a claim for declaration of title or an order for injunction must always fail, if the plaintiff fails to establish positively the identity of the land claimed with the land the subject-matter of his suit.


The trial court found out from exhibit CE1, the composite plan tendered by the Court Expert, that the plaintiff’s land comprised of 75% of the land in dispute and the defendant’s land was about a plot away. He nevertheless found that the parties were ad idem about the identity of the land that they had litigated over at the CDR Secretariat. He therefore went on to determine the thematic issue of the possession of the land. Again he started by restating the legal maxim that a person is presumed to own the things he possesses. Section 48(1) and (2) of the Evidence Act, 1975 (NRCD 323) read as follows:


“(1) The things which a person possesses are presumed to be owned by that person.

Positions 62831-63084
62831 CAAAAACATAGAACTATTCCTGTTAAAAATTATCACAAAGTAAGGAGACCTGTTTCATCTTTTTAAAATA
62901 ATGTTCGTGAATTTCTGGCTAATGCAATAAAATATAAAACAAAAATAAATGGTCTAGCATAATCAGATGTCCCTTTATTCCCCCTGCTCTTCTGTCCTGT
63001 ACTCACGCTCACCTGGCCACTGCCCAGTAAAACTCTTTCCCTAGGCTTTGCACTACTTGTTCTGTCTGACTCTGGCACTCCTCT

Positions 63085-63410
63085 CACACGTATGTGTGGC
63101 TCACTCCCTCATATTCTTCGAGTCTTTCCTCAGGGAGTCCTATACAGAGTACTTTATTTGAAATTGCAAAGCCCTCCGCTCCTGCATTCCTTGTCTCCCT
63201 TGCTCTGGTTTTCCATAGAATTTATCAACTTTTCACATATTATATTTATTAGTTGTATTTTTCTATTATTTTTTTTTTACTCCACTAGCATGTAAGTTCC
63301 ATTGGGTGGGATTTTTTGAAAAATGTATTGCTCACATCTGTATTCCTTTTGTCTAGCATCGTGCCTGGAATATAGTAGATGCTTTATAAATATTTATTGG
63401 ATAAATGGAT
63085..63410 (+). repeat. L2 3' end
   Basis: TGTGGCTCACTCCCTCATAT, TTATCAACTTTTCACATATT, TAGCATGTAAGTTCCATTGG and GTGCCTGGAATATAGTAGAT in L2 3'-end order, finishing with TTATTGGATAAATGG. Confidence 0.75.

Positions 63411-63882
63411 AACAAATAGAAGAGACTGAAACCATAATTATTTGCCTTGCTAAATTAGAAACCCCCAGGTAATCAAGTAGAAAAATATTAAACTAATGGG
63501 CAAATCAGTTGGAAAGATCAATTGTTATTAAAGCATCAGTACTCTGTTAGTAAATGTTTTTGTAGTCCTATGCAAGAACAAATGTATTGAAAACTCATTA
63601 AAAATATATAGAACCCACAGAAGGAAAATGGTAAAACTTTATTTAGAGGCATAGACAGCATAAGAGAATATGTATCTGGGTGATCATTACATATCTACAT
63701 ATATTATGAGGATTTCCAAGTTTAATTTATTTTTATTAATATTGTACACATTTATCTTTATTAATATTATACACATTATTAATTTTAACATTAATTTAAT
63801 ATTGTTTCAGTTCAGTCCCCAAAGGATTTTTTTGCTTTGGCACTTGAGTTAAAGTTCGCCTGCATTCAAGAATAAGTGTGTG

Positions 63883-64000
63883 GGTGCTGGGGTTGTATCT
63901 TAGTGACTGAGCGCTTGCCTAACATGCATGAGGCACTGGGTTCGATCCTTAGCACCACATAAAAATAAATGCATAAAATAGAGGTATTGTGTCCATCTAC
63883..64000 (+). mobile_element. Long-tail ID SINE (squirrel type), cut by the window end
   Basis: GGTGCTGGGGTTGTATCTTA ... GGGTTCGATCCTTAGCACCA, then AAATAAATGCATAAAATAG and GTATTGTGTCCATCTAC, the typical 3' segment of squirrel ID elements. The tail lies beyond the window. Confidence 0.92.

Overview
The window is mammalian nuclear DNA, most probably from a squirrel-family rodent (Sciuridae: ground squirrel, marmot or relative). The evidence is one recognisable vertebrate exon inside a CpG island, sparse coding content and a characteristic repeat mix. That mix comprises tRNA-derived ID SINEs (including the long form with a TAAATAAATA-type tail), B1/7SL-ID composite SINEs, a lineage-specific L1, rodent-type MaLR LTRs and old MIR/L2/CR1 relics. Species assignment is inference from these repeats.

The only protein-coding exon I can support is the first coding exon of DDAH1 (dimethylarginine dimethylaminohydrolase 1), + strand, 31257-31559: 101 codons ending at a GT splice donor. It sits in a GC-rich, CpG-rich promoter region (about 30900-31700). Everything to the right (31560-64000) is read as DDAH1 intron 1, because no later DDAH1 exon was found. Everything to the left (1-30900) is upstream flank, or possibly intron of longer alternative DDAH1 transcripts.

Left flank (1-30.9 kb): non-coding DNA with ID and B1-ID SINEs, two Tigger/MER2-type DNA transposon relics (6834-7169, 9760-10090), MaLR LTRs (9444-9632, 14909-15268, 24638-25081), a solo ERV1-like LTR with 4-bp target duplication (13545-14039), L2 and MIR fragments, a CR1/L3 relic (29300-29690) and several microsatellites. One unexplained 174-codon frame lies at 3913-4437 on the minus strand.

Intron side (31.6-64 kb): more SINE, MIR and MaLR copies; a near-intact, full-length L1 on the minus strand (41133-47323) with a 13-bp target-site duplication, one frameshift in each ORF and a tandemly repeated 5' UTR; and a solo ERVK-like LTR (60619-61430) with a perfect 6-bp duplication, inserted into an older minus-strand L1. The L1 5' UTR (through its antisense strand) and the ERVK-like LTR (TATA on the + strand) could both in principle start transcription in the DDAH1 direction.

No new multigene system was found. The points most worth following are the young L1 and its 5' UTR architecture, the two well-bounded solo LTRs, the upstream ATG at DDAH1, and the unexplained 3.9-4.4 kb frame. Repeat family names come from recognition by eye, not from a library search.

(2) A person who exercises acts of ownership over property is presumed to be the owner of it.”


The evidence on record that the defendant was in possession of the land in dispute is too overwhelming to admit of any controversy. Counsel for the plaintiff tried very hard to point to evidence that the plaintiff had also been on the land at a point in time but his effort was simply not sufficient to dent the load of evidence stacked against the plaintiff. As pointed out by the trial judge on page 141 of ROA, even the plaintiff himself could not help matters. This is part of the judgment on page 141.

“Under cross-examination, the following transpired between the Plaintiff and the Defendant’s counsel:

‘Q: Neither you nor your elder brother did any construction on the land?

A. I cannot answer yes or no. We brought sand and stone there when we were doing the construction. Mr. Pongo sent the matter to the CDR.’”


From the totality of the evidence on the record, the plaintiff cannot in good conscience claim that he was ever in possession of the land in dispute save perhaps at the very early stages of his acquisition of the land. The question to ask is: Should that be enough justification to throw out the defendant who has been in possession of the land for 17 or 18 years?